Patras, GREECE.
Vlavianos, Nickie, Assistant Professor, Faculty of Law, University of Calgary, Calgary,

100 Most Famous Ancient Macedonian Names

100 Most Famous Ancient Macedonian Names


1. ALEXANDROS m Ancient Greek (ALEXANDER Latinized)
Pronounced: al-eg-ZAN-dur
From the Greek name Alexandros, which meant ‘defending men’ from Greek alexein ‘to defend, protect, help’ and aner ‘man’ (genitive andros). Alexander the Great, King of Macedon, is the most famous bearer of this name. In the 4th century BC he built a huge empire out of Greece, Egypt, Persia, and parts of India. The name was borne by five kings of Macedon.

2. PHILIPPOS m Ancient Greek (PHILIP Latinized)
Pronounced: FIL-ip
From the Greek name Philippos which means ‘friend of horses’, composed of the elements philos ‘friend’ and hippos ‘horse’. The name was borne by five kings of Macedon, including Philip II the father of Alexander the Great.

2. AEROPOS m Ancient Greek, Greek Mythology
Male form of Aerope who in Greek mythology was the wife of King Atreus of Mycenae. Aeropos was also the son of Aerope, daughter of Kepheus: ‘Ares, the Tegeans say, mated with Aerope, daughter of Kepheus (king of Tegea), the son of Aleos. She died in giving birth to a child, Aeropos, who clung to his mother even when she was dead, and sucked great abundance of milk from her breasts. Now this took place by the will of Ares.’ (Pausanias 8.44.) The name was borne by two kings of Macedon.

4. ALKETAS m Ancient Greek (ALCAEUS Latinized)
Pronounced: al-SEE-us
Derived from Greek alke meaning ‘strength’. This was the name of a 7th-century BC lyric poet from the island of Lesbos.

5. AMYNTAS m Ancient Greek
Derived from Greek amyntor meaning ‘defender’. The name was borne by three kings of Macedon.

6. ANTIGONOS m Ancient Greek (ANTIGONUS Latinized)
Pronounced: an-TIG-o-nus
Means ‘like the ancestor’ from Greek anti ‘like’ and goneus ‘ancestor’. This was the name of one of Alexander the Great’s generals. After Alexander died, he took control of most of Asia Minor. He was known as Antigonus ‘Monophthalmos’ (’the One-Eyed’). Antigonos II (ruled 277-239 BC) was known as ‘Gonatos’ (‘knee, kneel’).

7. ANTIPATROS m Ancient Greek (ANTIPATER Latinized)
Pronounced: an-TI-pa-tur
From the Greek name Antipatros, which meant ‘like the father’ from Greek anti ‘like’ and pater ‘father’. This was the name of an officer of Alexander the Great, who became the regent of Macedon during Alexander’s absence.

8. ARCHELAOS m Ancient Greek (ARCHELAUS Latinized)
Pronounced: ar-kee-LAY-us
Latinized form of the Greek name Archelaos, which meant ‘master of the people’ from arche ‘master’ and laos ‘people’. It was also the name of the 7th Spartan king who came in the throne of Sparti in 886 BC, long before the establishment of the Macedonian state.

9. ARGAIOS m Greek Mythology (ARGUS Latinized)
Derived from Greek argos meaning ‘glistening, shining’. In Greek myth this name belongs to both the man who built the Argo and a man with a hundred eyes. The name was borne by three kings of Macedon.

10. DEMETRIOS m Ancient Greek (DEMETRIUS Latinized)
Latin form of the Greek name Demetrios, which was derived from the name of the Greek goddess Demeter. Kings of Macedon and the Seleucid kingdom have had this name. Demetrios I (ruled 309-301 BC) was known as ‘Poliorketes’ (the ‘Beseiger’).

11. KARANOS m Ancient Greek (CARANUS Latinized)
Derived from the archaic Greek word ‘koiranos’ or ‘karanon”, meaning ‘ruler’, ‘leader’ or ‘king’. Both words stem from the same archaic Doric root ‘kara’ meaning head, hence leader, royal master. The word ‘koiranos’ already had the meaning of ruler or king in Homer. Karanos is the name of the founder of the Argead dynasty of the Kings of Macedon.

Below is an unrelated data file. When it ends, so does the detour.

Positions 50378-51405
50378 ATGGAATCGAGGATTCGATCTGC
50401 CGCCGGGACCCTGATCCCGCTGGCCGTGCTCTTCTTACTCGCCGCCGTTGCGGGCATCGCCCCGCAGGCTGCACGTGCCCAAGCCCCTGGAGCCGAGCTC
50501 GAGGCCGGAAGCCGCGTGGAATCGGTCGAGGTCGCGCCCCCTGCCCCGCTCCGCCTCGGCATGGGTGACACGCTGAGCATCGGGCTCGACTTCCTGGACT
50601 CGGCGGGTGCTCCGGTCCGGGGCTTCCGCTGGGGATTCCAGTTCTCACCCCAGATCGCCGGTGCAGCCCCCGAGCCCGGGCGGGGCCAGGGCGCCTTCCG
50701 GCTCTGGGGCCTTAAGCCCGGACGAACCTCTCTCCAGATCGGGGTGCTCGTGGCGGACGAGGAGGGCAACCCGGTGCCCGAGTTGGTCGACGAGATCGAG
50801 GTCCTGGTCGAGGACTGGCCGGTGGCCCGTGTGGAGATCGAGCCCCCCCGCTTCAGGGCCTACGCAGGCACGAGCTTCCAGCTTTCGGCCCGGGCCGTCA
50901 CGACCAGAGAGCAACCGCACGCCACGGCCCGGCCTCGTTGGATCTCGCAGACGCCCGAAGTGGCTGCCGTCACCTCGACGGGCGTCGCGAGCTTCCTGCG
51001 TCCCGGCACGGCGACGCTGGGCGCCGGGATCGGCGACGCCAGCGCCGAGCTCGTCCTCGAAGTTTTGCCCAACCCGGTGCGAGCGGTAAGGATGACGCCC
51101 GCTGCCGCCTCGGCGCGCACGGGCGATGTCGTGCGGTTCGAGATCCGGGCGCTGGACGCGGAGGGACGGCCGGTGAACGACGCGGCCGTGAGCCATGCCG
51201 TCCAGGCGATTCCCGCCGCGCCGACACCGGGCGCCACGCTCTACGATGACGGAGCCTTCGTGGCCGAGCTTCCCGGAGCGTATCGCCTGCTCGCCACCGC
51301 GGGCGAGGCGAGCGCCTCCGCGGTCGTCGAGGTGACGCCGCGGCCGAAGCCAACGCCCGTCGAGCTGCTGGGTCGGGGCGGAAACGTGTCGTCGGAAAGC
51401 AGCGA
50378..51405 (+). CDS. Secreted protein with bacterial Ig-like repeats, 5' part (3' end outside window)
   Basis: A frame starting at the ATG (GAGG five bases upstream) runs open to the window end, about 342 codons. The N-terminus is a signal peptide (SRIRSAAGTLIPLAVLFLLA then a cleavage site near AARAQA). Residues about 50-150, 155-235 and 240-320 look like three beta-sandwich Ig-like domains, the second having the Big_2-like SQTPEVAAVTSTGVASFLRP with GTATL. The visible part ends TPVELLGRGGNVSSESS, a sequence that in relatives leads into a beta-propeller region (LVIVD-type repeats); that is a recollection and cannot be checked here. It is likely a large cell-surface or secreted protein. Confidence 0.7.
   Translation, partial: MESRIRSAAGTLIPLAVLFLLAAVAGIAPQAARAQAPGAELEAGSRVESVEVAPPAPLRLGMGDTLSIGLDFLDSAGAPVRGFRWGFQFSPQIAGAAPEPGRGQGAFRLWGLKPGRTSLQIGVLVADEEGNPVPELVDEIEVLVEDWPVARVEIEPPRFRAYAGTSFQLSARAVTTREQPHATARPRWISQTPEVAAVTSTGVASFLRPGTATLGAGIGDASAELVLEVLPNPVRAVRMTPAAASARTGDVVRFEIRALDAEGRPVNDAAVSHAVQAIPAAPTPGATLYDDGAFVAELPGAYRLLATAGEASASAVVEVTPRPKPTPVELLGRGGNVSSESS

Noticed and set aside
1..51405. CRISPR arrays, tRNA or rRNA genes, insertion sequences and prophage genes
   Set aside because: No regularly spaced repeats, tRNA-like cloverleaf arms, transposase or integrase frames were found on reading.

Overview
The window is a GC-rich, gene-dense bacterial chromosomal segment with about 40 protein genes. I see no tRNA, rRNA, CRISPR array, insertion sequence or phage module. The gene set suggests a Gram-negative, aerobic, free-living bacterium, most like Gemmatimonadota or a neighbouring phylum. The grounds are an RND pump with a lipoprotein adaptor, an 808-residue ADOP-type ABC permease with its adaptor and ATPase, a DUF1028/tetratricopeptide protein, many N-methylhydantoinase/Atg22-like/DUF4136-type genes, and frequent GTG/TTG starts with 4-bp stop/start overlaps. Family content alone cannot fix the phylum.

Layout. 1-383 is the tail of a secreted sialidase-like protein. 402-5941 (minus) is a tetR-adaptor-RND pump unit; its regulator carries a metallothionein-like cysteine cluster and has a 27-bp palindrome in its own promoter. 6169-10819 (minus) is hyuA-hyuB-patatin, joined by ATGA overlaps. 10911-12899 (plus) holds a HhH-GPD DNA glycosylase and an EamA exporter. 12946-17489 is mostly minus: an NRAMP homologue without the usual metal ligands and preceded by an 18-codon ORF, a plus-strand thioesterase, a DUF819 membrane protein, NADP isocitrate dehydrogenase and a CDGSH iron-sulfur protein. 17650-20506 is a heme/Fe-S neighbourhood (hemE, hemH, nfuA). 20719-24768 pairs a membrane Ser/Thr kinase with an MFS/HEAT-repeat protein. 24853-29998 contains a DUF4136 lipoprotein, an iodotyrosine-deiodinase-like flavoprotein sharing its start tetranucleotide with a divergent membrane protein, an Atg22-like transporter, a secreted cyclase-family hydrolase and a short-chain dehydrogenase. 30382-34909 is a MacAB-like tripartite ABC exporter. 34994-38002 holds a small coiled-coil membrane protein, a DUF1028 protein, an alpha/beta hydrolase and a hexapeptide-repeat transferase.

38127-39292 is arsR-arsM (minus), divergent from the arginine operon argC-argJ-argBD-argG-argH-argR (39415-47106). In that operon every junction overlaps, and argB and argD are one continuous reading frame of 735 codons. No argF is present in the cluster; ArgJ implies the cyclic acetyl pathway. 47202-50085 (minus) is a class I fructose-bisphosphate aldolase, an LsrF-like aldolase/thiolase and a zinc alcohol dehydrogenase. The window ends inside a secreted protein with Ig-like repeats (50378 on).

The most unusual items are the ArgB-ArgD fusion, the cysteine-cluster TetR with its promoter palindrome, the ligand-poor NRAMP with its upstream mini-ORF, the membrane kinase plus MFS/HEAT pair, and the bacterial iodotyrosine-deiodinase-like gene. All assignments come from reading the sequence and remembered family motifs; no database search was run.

12. KASSANDROS m Greek Mythology (CASSANDER Latinized)
Pronounced: ka-SAN-dros
Possibly means ‘shining upon man’, derived from Greek kekasmai ‘to shine’ and aner ‘man’ (genitive andros). In Greek myth Cassandra was a Trojan princess, the daughter of Priam and Hecuba. She was given the gift of prophecy by Apollo, but when she spurned his advances he cursed her so nobody would believe her prophecies. The name of a king of Macedon.

13. KOINOS m Ancient Greek
Derived from Greek koinos meaning ‘usual, common’. An Argead king of Macedon in the 8th century BC.

14. LYSIMACHOS m Ancient Greek (LYSIMACHUS Latinized)
Means ‘a loosening of battle’ from Greek lysis ‘a release, loosening’ and mache ‘battle’. This was the name of one of Alexander the Great’s generals. After Alexander’s death Lysimachus took control of Thrace.

15. SELEUKOS m Ancient Greek (SELEUCUS Latinized)
Means ‘to be light’, ‘to be white’, derived from the Greek word leukos meaning ‘white, bright’. This was the name of one of Alexander’s generals that claimed most of Asia and founded the Seleucid dynasty after the death of Alexander in Babylon.

16. ARRIDHAIOS m Ancient Greek
Son of Philip II and later king of Macedon. The greek etymology is Ari (= much) + adj Daios (= terrifying). Its full meaning is “too terrifying”. Its Aeolian type is Arribaeos.

17. ORESTES m Greek Mythology
Pronounced: o-RES-teez
Derived from Greek orestais meaning ‘of the mountains’. In Greek myth he was the son of Agamemnon. He killed his mother Clytemnestra after she killed his father. The name of a king of Macedon (ruled 399-396 BC).

18. PAUSANIAS m Ancient Greek
King of Macedon in 393 BC. Pausanias was also the name of the Spartan king at the Battle of Plataea in 479 BC, and the name of the Greek traveller, geographer and writer whose most famous work is ‘Description of Greece’, and also the name of the man who assassinated Philip II of Macedon in 336 BC.

19. PERDIKKAS m Ancient Greek (PERDICCAS Latinized)
Derived from Greek perdika meaning ‘partridge’. Perdikkas I is presented as founder of the kingdom of Macedon in Herodotus 8.137. The name was borne by three kings of Macedon.

20. PERSEUS m Greek Mythology
Pronounced: PUR-see-us